chondrus_crispus

The Irish moss usually appears as a mass of curly cartilaginous and soft seaweed with a red or purple tinge. Photo by Wikimedia user Kontos.*

Reaching about 20 cm in length, the Irish moss is attached to the substrate by a discoid base and its thallus branches dichotomously four or five times. The width of the branches may vary from about 2 to 15 mm and the color is even more variable, ranging from green or yellowish to dark red, purple, brown or even white. As with all plants, the Irish moss has a gametophyte (haploid) and a sporophyte (diploid) form. The gametophytes have a blue iridescence (as seen in the photo above), while the sporophytes show a dotted pattern (seen above as well).

The Irish moss is edible and relatively well known among the communities living where it grows. In Ireland and Scotland, it is boiled in milk and sweetened to produce a jelly-like product. The cartilaginous or jelly-like appearance of this alga and its derivatives are due to the presence of high amounts of carrageenan, a polysaccharide that is widely used in food industry as a thickening and stabilizing agent and as a vegan alternative to gelatin.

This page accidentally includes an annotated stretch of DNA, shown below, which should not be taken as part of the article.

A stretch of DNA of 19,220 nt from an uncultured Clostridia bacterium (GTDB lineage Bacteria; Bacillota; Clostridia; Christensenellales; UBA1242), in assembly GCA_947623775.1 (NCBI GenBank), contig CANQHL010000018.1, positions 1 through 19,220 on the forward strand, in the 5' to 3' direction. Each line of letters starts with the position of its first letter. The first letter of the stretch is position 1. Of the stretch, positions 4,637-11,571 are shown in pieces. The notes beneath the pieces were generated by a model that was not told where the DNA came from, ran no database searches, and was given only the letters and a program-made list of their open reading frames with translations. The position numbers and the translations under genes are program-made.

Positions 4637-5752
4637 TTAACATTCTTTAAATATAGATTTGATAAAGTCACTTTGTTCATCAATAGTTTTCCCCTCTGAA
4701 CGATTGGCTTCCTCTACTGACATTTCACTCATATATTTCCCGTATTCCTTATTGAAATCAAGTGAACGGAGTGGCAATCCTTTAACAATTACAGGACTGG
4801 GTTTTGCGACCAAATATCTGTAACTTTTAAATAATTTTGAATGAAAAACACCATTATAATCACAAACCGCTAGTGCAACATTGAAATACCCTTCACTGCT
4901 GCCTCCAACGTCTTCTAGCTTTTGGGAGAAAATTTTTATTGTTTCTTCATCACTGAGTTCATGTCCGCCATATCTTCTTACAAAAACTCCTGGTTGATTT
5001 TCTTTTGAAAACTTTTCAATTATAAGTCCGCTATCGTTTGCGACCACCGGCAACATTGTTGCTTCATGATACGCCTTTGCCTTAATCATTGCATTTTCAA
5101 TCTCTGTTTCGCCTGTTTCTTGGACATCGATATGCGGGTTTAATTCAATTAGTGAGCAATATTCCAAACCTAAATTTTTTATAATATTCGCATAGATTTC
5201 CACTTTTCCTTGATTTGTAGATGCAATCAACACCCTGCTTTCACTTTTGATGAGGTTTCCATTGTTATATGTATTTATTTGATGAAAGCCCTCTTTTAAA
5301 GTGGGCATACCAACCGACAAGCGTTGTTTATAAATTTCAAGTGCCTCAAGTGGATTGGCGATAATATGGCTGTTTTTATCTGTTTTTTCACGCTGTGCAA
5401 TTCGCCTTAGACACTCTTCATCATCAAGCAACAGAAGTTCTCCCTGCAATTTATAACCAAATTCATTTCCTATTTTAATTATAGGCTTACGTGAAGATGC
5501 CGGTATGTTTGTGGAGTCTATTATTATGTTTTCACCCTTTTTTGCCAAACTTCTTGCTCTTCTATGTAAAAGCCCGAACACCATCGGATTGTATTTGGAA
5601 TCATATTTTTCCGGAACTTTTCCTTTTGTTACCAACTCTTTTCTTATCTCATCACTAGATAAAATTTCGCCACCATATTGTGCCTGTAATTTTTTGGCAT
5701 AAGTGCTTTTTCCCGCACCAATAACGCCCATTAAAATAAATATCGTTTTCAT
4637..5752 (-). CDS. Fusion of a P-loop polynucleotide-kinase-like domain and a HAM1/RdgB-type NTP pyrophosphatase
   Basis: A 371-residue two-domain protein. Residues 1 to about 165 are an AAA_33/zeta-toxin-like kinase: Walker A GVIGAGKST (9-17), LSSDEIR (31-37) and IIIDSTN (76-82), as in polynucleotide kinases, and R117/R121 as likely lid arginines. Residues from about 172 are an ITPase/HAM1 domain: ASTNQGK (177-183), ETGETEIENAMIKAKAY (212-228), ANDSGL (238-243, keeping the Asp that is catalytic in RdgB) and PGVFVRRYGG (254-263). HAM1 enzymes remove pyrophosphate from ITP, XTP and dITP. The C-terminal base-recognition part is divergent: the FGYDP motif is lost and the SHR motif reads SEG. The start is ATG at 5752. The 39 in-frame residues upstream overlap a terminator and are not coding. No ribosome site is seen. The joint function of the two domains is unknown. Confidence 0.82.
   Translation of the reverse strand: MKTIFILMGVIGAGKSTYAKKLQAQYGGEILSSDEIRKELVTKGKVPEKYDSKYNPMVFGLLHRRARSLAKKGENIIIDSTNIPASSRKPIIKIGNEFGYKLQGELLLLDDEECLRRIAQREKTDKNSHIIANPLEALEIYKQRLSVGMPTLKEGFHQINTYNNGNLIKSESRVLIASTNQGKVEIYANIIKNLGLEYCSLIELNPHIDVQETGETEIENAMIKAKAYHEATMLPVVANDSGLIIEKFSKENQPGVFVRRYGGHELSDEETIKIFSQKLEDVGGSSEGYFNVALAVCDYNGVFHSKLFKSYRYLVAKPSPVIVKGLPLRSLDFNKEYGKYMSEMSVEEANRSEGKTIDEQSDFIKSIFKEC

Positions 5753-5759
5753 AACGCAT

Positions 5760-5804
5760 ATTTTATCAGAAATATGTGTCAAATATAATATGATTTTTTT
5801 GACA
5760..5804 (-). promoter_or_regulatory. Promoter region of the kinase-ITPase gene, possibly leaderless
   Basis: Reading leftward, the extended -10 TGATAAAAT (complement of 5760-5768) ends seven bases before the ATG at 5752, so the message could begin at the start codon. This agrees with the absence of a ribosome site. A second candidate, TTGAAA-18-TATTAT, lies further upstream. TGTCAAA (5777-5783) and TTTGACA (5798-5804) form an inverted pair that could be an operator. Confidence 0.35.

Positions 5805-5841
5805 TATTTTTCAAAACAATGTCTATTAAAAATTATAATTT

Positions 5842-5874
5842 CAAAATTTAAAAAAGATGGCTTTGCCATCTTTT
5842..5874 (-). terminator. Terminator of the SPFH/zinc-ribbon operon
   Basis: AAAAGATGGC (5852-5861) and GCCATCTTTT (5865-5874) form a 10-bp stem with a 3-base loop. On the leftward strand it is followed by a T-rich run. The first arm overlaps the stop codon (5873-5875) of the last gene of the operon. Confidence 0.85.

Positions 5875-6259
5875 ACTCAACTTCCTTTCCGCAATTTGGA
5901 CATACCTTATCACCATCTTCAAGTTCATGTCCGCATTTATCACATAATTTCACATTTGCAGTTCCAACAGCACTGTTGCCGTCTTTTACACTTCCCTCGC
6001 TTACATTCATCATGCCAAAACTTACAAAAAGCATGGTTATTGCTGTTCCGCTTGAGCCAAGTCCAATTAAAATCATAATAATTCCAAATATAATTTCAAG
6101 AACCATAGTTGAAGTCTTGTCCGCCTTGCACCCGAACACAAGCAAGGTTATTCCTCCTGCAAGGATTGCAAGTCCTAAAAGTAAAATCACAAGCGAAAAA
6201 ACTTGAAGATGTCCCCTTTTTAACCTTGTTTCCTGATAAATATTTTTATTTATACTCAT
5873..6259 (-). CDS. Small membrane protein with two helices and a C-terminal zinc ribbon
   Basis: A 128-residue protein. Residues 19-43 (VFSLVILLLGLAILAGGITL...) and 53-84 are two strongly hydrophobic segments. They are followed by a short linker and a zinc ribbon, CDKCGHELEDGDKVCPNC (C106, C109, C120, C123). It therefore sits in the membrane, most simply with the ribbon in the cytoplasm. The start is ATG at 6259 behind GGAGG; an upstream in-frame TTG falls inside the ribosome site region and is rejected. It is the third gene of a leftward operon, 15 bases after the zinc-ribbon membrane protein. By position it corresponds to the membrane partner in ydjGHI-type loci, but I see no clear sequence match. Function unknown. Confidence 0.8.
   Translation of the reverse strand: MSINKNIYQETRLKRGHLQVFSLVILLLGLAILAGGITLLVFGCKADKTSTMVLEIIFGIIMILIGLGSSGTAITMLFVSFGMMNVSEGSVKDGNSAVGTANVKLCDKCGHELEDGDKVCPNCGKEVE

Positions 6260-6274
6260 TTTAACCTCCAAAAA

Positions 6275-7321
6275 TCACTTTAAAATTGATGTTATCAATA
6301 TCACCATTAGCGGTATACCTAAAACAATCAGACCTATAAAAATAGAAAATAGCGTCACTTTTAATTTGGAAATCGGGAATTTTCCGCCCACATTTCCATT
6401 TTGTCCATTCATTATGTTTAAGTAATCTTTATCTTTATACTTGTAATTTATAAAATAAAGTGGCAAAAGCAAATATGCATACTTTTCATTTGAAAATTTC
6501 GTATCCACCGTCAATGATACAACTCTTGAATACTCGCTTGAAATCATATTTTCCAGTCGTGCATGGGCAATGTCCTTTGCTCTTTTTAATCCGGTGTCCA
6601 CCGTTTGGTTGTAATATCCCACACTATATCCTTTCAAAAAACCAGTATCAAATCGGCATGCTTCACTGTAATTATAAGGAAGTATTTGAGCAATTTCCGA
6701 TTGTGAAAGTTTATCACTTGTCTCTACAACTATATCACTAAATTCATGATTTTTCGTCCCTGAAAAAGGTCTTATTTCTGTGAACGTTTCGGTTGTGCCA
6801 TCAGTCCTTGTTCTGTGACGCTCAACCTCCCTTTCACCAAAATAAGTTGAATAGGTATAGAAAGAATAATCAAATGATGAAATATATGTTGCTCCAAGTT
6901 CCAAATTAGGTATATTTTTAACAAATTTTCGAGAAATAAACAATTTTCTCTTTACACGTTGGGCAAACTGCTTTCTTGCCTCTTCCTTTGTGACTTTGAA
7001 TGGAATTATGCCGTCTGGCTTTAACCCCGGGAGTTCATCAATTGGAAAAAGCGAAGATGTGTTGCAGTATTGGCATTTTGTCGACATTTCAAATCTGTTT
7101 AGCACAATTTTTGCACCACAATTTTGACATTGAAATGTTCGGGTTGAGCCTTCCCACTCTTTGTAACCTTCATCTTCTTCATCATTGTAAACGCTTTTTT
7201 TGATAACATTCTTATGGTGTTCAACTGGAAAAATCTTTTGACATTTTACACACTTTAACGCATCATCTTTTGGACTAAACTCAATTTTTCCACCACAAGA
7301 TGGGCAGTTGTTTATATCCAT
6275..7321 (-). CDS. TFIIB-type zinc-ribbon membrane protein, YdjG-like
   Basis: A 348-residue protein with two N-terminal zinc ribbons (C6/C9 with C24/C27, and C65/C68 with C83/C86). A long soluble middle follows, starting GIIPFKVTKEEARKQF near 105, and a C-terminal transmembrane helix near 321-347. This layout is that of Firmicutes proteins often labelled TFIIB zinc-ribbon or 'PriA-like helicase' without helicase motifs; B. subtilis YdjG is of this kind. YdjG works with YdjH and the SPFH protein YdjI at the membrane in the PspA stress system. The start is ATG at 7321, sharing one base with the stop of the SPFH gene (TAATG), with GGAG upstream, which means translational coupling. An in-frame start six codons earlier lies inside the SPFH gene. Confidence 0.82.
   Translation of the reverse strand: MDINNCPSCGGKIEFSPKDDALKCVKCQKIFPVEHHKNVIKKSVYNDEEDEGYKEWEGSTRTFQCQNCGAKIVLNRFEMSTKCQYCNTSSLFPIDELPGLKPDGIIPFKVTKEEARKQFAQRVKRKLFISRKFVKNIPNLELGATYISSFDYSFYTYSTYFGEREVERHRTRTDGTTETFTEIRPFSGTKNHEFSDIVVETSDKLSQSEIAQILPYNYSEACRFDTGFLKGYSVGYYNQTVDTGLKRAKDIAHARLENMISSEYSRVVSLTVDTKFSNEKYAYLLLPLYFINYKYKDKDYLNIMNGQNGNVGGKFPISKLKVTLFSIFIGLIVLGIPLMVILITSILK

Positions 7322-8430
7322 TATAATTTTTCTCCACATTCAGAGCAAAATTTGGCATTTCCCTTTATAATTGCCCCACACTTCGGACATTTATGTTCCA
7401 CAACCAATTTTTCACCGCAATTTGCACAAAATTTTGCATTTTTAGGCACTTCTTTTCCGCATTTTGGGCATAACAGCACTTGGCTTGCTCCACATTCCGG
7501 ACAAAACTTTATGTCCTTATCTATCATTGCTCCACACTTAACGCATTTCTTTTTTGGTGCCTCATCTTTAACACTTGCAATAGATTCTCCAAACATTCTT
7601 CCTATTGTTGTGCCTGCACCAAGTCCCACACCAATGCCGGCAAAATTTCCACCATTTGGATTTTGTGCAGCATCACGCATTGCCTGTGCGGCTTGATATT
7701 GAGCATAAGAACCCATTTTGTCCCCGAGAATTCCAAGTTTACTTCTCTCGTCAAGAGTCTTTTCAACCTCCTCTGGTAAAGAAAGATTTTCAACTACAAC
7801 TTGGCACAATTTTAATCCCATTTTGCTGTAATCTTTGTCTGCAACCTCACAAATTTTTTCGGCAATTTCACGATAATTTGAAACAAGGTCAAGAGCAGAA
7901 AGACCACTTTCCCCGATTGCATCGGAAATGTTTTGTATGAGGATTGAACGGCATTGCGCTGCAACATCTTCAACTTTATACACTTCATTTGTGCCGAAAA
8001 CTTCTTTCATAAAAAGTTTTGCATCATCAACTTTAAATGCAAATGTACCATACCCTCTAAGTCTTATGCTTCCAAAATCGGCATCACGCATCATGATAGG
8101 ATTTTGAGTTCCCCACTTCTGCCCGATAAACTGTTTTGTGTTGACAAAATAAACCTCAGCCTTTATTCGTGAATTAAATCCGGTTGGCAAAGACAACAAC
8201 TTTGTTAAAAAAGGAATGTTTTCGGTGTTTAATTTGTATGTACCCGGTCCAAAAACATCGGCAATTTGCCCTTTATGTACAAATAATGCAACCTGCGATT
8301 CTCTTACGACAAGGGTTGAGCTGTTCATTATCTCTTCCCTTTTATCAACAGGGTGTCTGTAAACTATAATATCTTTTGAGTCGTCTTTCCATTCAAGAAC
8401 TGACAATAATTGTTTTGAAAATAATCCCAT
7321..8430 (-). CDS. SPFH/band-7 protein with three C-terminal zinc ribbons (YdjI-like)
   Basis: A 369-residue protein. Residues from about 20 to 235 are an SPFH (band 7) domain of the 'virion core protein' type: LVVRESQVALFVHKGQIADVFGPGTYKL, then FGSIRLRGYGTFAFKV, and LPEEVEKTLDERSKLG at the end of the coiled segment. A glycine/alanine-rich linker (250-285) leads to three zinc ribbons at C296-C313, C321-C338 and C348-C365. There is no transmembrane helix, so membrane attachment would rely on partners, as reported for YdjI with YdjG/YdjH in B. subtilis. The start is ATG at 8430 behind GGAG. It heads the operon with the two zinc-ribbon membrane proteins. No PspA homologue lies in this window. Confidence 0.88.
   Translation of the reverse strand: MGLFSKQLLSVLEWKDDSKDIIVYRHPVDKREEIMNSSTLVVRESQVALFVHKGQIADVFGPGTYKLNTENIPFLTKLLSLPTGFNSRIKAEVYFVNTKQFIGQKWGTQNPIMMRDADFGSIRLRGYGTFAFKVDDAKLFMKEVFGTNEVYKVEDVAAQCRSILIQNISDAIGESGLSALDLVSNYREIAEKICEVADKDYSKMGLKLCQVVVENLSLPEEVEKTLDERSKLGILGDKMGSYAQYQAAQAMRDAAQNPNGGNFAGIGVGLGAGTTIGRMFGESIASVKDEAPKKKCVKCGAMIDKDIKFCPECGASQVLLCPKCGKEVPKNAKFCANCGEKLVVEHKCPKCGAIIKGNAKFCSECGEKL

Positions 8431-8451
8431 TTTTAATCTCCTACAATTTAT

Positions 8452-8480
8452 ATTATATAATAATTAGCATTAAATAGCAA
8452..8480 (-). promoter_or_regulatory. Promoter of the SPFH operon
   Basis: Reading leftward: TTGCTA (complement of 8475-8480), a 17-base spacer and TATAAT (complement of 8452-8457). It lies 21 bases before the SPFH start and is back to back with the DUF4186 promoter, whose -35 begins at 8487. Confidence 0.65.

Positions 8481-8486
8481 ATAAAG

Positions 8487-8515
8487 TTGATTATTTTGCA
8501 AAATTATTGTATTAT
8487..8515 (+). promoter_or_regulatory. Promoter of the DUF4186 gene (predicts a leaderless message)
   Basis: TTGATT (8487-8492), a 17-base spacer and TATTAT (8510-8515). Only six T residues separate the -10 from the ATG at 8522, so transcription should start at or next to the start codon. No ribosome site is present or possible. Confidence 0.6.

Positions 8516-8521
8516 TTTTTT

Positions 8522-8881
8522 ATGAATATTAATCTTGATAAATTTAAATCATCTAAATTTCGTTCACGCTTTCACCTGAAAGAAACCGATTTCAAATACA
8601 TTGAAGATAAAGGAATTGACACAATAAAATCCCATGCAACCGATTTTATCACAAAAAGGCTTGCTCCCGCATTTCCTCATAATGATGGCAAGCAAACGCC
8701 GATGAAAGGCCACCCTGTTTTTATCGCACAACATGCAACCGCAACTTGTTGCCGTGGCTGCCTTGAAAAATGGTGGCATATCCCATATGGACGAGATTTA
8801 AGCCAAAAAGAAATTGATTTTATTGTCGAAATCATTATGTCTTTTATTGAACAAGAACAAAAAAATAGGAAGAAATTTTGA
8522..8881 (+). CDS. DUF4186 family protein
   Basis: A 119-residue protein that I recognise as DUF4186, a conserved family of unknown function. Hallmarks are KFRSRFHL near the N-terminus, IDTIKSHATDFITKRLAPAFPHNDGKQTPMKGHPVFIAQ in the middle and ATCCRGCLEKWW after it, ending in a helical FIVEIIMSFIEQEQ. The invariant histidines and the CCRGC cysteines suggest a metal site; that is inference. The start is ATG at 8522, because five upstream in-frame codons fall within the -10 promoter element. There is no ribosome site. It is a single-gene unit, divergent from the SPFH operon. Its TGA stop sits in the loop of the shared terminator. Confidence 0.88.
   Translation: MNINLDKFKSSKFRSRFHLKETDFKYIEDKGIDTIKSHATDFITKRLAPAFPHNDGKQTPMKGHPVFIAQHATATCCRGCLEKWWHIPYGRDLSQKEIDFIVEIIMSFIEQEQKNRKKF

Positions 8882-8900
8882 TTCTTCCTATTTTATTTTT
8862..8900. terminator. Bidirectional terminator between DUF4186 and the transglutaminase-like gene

Due to its economic importance, the Irish moss is cultivated in tanks for the extraction of carrageenan and other products. Both gametophytes and sporophytes produce carrageenans of different types that can be used for different purposes.

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References:

Chen, L. C.-M.; McLachlan, J. (1972) The life history of Chondrus crispus in culture. Canadian Journal of Botany 50(5): 1055–1060. http://doi.org/10.1139/b72-129

McCandless, E. L.; Craigie, J. S.; Walter, J. A. (1973) Carrageenans in the gametophytic and sporophytic stages of Chondrus crispus. Planta 112(3): 201–212.

Wikipedia. Chondrus crispus. Available at < https://en.wikipedia.org/wiki/Chondrus_crispus >. Access on August 1, 2017.

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Friday Fellow: Crawling Spider Alga